HAVEN, Wis. -- So finally we have golf in the 92nd PGA Championship after a delay of three hours, 10 minutes for fog.
Other than consideration for the safety of fans, we're not sure why fog has to delay championship golf. I mean, don't they purposely build blind shots on links courses in the United Kingdom? But we've seen it now this week and in the 2006 U.S. Women's Open at Newport CC in Newport, R.I., when the first round was totally wiped out and forced a 36-hole final day, and fog also halted play midway through the first round of the 2000 U.S. Open at Pebble Beach Golf Links.
But it didn't always used to be this way.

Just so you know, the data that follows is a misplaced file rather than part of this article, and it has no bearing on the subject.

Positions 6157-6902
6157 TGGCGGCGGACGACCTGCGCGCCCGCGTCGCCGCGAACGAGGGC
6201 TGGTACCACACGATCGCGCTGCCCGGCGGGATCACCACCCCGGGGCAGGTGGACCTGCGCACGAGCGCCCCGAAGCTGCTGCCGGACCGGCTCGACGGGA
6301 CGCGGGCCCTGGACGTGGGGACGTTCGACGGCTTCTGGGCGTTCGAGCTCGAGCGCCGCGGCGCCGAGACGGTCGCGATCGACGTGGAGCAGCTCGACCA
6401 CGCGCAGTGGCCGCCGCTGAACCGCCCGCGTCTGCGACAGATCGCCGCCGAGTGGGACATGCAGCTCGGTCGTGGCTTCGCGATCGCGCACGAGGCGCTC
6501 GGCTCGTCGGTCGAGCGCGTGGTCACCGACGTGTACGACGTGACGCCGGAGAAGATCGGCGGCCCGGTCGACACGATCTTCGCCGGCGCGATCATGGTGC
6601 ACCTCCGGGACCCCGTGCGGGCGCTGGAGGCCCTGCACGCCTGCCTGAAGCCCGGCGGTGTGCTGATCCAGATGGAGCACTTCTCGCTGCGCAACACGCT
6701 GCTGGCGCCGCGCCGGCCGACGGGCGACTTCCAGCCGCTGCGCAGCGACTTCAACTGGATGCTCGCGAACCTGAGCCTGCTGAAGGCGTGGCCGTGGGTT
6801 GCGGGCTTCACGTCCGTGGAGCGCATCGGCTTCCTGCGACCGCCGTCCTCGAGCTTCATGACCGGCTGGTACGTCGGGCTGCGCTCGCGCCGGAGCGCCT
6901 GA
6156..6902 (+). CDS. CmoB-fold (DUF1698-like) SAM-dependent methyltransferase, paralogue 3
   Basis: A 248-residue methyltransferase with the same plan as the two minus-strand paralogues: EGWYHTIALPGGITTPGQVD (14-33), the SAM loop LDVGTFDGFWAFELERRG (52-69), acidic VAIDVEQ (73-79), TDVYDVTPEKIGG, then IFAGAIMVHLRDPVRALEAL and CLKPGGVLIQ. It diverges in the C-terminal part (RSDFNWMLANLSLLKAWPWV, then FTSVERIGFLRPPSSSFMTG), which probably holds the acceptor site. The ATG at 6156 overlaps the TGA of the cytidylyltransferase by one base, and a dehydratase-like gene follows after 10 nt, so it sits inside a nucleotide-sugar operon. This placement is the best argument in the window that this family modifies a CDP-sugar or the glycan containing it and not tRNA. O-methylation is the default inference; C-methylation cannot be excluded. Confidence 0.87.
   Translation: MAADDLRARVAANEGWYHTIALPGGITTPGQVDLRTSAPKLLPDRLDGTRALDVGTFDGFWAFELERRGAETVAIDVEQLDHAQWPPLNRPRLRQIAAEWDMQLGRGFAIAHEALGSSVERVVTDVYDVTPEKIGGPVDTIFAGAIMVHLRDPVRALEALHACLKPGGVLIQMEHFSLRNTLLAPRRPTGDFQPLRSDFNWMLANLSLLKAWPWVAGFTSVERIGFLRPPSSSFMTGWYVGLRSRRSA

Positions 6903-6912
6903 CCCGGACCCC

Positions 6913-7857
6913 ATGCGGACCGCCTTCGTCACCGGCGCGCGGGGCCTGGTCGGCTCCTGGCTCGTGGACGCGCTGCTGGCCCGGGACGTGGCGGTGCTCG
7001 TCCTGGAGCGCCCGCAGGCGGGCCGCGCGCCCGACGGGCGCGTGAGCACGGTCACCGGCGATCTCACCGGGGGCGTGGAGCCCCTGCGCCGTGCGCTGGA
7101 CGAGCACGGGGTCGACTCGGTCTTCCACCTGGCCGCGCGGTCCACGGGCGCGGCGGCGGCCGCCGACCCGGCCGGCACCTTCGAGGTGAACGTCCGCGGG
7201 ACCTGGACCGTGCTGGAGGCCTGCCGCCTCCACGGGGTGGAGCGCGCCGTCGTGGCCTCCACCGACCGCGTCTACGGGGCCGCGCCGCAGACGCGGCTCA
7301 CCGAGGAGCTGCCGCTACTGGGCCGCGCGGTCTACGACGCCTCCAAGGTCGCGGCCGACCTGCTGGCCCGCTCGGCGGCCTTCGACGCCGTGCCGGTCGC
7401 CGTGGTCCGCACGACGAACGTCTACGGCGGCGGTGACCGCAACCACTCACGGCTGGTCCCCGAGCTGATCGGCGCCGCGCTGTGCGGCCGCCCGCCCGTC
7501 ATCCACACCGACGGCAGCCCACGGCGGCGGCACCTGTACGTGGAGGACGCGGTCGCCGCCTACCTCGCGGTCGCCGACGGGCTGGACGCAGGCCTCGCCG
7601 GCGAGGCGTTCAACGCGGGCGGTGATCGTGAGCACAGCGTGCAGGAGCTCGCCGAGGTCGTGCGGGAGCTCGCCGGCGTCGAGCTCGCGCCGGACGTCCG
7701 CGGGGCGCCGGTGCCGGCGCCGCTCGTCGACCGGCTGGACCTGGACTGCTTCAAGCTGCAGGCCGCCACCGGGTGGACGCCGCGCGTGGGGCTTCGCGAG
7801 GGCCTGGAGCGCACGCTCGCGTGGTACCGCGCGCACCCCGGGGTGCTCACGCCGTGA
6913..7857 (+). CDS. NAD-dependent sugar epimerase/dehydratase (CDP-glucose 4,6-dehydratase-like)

One of the most famous days of foggy golf occurred in the fifth round of the 1959 U.S. Amateur at The Broadmoor in Colorado Springs, Colo., when 19-year-old Jack Nicklaus defeated Dave Smith 1-up in a fog so thick that the two contestants never really saw any of their shots finish. As Nicklaus recounted in his book, "My Story," they merely used a collection of forecaddies to keep track of their shots. "We played every shot almost totally blind. We had forecaddies for forecaddies for forecaddies and they would shout out the direction of shots down the line to the next man."
Times are different, sure. And some of the old ways get lost in the, um, fog of history.
-- Dave Shedloski